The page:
Shaab Rumi South Plateau with Precontinent II
There is a variety of colors and species that make a dive an unforgettable experience. The reef wall is very rugged on the upper 15 to 20 meters and forms numerous caves and crevices. Below this is the tongue-shaped plateau, which sinks to 30 meters. There is a small channel parallel to his approach. The outside, covered with numerous hard corals, drops steeply into the depth. At a depth of 55 meters, a narrow sloping slope hugs the southern end. The Big Boys pass this long foothill into the open water.
The southwest tip is an attraction of this place: In the open water, a school of bow-fronted hammerhead sharks often patrols. If you dive a little into the blue, with a little luck, these reserved sea creatures can be observed. However, care should be taken not to swim towards them frantically, otherwise the shy hunters will quickly disappear into the depths of the open sea. But be careful: The current can pull the diver very quickly into the open water without giving them the chance to reach the reef again on their own.
After an excursion to the southern tip, the plateau can be explored in all its splendor. In the middle is a mushroom-like, beautifully overgrown coral block. The bottom is covered with sea fans, leather and stone corals, on which dragon heads lurk for prey floating past.
At the southeast end, numerous whip corals can be admired, between which jewel flagfish scurry around. A large flock of baracudas circles over it.
An old shark cage is part of the Precontinent II project on the eastern plateau. Next to it is a plaque commemorating an Austrian diver who died in 1993. A very trusting swarm of sweet lips makes this shot a dream for every underwater photographer. With a practiced eye and a bit of luck, you can also spot a stonefish that lurks for prey well camouflaged. In the flat area, there can be encounters with gray reef sharks, which pull over the plateau together with white tip reef sharks. Sometimes dolphins visit the reef. Unfortunately, the excess of air used up too quickly limits every dive.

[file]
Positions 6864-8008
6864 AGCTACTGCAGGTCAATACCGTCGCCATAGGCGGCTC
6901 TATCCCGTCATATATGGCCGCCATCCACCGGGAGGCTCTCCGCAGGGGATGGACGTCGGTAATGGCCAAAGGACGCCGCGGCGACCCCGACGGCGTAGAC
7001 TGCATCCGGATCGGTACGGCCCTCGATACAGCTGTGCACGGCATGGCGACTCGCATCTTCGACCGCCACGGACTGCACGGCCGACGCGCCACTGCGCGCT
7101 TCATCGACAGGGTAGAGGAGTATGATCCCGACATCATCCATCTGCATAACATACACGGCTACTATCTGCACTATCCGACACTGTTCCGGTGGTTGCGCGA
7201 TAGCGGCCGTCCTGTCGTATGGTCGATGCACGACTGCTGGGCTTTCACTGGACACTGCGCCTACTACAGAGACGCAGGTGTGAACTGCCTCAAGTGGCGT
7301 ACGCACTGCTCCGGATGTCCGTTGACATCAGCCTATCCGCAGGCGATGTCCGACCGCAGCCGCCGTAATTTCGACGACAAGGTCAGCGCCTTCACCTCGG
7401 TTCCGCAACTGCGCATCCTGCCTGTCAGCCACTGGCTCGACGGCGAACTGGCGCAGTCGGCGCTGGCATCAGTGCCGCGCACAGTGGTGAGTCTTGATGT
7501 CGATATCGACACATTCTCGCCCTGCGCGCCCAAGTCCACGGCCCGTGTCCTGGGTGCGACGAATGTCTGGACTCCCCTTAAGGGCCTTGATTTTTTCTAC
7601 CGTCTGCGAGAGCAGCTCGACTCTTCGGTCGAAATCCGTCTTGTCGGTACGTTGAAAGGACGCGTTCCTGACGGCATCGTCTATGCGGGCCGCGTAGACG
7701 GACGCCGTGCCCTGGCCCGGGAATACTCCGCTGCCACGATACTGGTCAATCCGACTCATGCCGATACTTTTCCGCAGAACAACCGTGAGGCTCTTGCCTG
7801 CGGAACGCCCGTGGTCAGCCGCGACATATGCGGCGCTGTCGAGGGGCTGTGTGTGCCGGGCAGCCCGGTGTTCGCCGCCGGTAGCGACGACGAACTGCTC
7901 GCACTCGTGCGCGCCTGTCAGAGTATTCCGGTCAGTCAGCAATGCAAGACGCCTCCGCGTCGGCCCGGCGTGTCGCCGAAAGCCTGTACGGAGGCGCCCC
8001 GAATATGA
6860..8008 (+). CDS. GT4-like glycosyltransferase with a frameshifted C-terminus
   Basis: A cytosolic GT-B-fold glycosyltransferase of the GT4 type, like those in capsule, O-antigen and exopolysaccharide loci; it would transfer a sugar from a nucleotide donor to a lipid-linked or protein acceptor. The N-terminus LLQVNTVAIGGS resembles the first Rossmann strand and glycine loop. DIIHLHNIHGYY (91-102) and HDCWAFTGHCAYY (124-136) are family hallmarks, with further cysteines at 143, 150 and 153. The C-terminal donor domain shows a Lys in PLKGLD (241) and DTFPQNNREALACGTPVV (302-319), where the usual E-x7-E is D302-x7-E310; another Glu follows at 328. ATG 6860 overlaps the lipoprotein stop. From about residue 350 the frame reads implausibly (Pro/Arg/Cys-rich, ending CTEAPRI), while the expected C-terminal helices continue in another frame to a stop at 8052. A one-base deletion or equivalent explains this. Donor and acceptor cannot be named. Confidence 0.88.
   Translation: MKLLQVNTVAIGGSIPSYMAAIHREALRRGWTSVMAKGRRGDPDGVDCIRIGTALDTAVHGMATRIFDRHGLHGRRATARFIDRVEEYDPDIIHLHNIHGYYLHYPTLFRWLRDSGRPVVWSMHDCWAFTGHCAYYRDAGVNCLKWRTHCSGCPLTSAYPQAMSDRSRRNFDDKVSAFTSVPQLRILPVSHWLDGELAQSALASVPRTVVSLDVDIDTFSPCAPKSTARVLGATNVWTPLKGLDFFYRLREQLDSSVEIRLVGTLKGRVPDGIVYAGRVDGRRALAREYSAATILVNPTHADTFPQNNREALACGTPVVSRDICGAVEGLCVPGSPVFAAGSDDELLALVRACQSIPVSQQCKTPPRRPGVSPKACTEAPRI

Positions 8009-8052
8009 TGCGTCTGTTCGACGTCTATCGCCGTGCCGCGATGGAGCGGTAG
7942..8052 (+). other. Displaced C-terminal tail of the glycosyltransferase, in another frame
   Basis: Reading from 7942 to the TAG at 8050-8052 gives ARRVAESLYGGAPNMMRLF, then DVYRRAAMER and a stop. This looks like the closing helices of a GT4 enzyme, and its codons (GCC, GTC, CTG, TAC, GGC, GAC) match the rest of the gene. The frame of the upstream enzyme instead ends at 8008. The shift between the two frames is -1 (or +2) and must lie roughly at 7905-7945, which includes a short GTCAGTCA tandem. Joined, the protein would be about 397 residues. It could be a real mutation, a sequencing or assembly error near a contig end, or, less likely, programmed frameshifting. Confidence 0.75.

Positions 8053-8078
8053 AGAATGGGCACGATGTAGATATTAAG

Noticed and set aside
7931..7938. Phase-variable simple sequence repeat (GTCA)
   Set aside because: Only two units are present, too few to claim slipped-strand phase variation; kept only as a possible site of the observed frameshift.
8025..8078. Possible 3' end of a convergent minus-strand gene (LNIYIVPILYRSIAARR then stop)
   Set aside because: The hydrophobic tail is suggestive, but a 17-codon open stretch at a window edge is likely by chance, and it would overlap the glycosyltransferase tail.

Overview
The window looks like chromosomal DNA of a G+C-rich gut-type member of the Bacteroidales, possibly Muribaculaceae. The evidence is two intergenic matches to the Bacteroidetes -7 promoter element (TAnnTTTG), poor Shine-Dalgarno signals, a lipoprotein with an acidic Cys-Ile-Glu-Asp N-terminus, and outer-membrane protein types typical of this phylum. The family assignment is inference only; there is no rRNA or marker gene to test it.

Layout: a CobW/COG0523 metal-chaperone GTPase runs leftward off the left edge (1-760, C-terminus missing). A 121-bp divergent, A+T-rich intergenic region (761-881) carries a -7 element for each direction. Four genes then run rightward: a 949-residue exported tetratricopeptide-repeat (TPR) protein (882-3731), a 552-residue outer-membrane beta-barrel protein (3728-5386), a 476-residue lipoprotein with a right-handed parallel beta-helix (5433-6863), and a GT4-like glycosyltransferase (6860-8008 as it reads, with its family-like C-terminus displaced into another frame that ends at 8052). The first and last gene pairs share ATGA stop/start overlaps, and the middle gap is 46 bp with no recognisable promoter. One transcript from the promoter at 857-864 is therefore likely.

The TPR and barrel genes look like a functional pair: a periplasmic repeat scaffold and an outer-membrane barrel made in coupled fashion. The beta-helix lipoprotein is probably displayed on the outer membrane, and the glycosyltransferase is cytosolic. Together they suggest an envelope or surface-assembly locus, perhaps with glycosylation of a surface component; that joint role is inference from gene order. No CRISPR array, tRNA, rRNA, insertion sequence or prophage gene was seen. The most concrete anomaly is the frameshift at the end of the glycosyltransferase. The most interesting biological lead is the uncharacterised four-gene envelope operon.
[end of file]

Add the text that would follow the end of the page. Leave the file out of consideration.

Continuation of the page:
More than 360,000 bombs and 60 boxes of incendiary bombs and other explosives are stowed in the 5 holds. Cars, aircraft parts as well as cement bags and other building materials.
The route leads the "Umbria" via Messina in Sicily to Port Said, from where it is to sail through the Suez Canal and the Red Sea to East Africa.
After arriving in Port Said on June 3, it bunkers another 1,000 tons of coal and 130 tons of water. 23 British Navy soldiers and 2 pilots board here. In view of the impending entry of war between Italy and England, the passage of the canal is deliberately delayed. So the "Umbria" with her explosive cargo leaves Suez only 3 days later.
From now on she pursues the gunboat "Grimsby". It stops the freighter at Port Sudan on the grounds that it is in British sovereign waters. The "Umbria" anchors on June 9th at Wingate Reef.
Under the pretext of wanting to search the ship for contraband, Lieutenant Steves led 22 soldiers from New Zealand cruiser "Leander" on board. They immediately occupied the strategically important points and started a time-consuming search.